In late May 2013, on the eve of the release of his sixth solo album, Kanye West sat down with New York Times music writer Jon Caramanica and gave one of the most memorable interviews of this past year. It was a brilliant, obnoxious mix of cartoonish overstatements and grandiose aphorisms, most of which were—like so much of West’s career—more right than wrong. At the interview’s end West declared, with characteristic modesty: “I understand culture. I am the nucleus.”
Shortly thereafter, the nucleus went nuclear. In mid-June West unleashed Yeezus, one of the most confounding and aggressively alienating albums ever released by a major pop artist. Lyrically it was an ill-humored stew of scattershot anger, juvenile shock-peddling, and preening, grotesque misogyny. Musically it was a revelation, a work of bruising and savage beauty—seething, incendiary, new. Taken as a whole it felt like a paradox, a work born of stunning confidence yet ravaged by petty insecurity. Many people hated it; many others loved it, but reservedly; Lou Reed loved it nearly unreservedly, a stance that now seems vaguely portentous. Six months later, confusion still abounds. The album has appeared on countless year-end lists but the placements feel halting and apologetic: apologetic for putting it on at all, apologetic for ranking it first, apologetic for putting it on but not ranking it first.
Many years from now, when people talk about Kanye West—and oh, they will—2013 will loom large in their tales. This year West commanded the cultural conversation to a degree rare for a pop artist and unprecedented for a hip-hop artist. Yeezus was the most widely discussed album of the year, the most widely discussed album since West’s last album, and the work and its maker sparked conversations about the place of hip-hop in the cultural hierarchy, the complex interplay of race, class, and social capital, whether something like a poly-artist might exist in contemporary culture, whether only something like a poly-artist might exist in contemporary culture. Yeezus also probably inspired more far-ranging and necessary discussion of misogyny in hip-hop than any album before it, although still probably not enough, nor soon enough. (For all Yeezus’ sins, the self-pitying woman-bashing of 2008’s 808s and Heartbreak, dressed up as emo truth-telling, seems perhaps more insidious and probably more influential.)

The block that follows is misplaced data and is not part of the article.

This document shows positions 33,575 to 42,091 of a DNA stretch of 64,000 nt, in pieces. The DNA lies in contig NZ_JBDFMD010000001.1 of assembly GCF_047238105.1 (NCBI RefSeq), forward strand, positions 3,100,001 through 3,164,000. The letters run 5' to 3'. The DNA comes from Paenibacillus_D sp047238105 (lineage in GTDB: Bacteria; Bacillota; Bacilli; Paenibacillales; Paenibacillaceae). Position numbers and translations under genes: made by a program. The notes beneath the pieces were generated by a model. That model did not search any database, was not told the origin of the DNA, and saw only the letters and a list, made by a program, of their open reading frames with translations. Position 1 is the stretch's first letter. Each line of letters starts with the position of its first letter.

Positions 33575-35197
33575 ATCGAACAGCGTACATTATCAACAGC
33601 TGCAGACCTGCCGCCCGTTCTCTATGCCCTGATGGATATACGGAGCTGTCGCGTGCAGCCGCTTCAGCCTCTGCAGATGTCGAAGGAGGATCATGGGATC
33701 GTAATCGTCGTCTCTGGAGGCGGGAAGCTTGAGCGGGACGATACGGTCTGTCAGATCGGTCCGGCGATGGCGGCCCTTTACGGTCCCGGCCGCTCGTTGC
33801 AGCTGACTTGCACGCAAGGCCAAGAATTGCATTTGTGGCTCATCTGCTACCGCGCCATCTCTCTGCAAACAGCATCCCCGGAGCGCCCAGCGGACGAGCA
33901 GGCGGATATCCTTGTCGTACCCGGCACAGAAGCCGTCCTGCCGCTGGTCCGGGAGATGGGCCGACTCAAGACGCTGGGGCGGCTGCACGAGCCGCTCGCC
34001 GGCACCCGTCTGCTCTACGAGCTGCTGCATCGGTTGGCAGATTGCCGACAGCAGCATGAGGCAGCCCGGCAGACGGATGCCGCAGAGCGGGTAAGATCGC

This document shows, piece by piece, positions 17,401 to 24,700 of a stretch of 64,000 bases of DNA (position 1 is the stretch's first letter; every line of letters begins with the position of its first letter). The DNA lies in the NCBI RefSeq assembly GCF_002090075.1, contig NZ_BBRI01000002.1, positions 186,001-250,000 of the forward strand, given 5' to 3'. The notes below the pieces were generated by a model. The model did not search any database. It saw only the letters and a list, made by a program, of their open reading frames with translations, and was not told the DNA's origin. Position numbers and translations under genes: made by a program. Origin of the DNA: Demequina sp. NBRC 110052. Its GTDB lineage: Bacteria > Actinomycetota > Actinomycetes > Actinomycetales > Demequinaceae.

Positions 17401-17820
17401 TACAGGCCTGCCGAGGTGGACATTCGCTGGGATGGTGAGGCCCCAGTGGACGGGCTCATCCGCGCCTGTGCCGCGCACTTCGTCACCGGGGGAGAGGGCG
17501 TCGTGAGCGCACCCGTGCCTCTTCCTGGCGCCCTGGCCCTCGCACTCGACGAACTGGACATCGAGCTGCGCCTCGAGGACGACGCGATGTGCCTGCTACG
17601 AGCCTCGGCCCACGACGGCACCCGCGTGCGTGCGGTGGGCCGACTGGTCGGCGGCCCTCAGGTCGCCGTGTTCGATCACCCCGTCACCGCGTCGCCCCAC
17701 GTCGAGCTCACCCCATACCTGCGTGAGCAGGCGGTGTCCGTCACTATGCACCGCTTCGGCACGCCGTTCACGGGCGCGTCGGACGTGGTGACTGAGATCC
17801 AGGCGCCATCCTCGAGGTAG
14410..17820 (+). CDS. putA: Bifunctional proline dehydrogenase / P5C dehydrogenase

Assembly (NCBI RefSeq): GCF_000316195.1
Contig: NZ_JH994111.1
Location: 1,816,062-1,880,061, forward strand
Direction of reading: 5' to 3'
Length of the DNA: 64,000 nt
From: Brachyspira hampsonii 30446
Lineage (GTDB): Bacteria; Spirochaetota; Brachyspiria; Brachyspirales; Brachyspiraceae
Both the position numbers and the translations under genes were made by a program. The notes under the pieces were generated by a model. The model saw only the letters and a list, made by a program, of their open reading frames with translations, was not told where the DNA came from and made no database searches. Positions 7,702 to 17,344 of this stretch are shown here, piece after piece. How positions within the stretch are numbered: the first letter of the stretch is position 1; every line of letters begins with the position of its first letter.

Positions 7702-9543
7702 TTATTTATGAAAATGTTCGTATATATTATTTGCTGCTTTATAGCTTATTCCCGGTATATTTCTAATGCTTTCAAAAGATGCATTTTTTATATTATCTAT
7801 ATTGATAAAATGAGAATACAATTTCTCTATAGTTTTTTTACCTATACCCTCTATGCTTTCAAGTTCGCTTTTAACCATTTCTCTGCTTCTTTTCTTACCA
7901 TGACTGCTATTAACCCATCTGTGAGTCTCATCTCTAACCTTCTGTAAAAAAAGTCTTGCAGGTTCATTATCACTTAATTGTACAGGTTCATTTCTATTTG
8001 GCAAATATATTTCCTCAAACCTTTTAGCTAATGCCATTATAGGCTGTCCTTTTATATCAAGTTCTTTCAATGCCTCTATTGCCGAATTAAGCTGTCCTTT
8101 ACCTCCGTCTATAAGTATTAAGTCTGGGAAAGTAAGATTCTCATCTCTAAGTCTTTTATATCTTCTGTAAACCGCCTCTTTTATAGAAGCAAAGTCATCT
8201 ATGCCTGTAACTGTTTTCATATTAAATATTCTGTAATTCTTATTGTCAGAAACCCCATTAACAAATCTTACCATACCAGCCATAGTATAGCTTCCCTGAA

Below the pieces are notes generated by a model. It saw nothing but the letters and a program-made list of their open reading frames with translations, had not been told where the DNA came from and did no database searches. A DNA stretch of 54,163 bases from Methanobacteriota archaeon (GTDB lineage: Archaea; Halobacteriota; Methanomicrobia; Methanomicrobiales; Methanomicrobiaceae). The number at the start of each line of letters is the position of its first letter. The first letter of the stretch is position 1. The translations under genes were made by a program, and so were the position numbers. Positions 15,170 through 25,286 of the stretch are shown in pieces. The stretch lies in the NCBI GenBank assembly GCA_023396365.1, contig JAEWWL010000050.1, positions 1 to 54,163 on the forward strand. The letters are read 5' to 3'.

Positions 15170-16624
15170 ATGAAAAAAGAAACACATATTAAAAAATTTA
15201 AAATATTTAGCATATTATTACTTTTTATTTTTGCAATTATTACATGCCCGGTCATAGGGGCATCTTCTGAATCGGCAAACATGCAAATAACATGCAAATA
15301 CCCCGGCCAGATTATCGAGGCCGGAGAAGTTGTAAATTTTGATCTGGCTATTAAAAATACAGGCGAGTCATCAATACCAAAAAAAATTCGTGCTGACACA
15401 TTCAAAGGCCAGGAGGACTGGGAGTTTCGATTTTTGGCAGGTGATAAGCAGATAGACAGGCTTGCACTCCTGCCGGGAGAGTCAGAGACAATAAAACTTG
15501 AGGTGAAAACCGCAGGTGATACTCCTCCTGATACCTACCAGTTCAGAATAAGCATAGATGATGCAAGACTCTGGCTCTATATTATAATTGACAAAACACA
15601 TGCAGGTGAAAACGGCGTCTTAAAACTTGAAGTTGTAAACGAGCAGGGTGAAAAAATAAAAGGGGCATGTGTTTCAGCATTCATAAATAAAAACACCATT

Through it all West has emerged, unmistakably, as the first hip-hop star to be widely spoken of in the terms of genius. Whether or not we agree with this is beside the point (I think the mantle is deserved, but find it deeply unjust that he’s the first to receive it): It has happened, and it is hugely significant. His ascendance is evidenced by the amount and diversity of attention his work attracts, the extreme critical and cultural benefit-of-the-doubt extended to him, preciously rare for any artist in any form. When Yeezus dropped, its most immediately beloved track was the closer, “Bound 2,” the hit buried at the end and the nearest thing the record offered to “classic” Kanye. There was the cleverly obscure soul sample, the lovely hook from Charlie Wilson, the irrepressible play of the lyrics, knowingly sending up his own tabloid romance: “Yo, we made it Thanksgiving / Maybe we can make it to Christmas.” A perfect line: funny, stupid, arrogant, simultaneously self-aggrandizing and self-deprecating. It doesn’t even bother to rhyme.
Then last month the video came out, four minutes of West and his fiancée, Kim Kardashian, having what must be unpleasantly nerve-wracking sex atop a speeding motorcycle, careening through the world’s most garish Trapper Keeper. It seemed the latest and greatest installment of Kanye West Goes Too Far, until renowned art critic Jerry Saltz weighed in, dubbing the video “the New Uncanny,” comparing it to Jeff Koons and Lars Von Trier, and suggesting it deserved a spot in the next Whitney Binennial. At which point we all nodded vigorously, then slunk away to quickly delete our Trapper Keeper tweets. And that is the kind of year it’s been for Kanye West.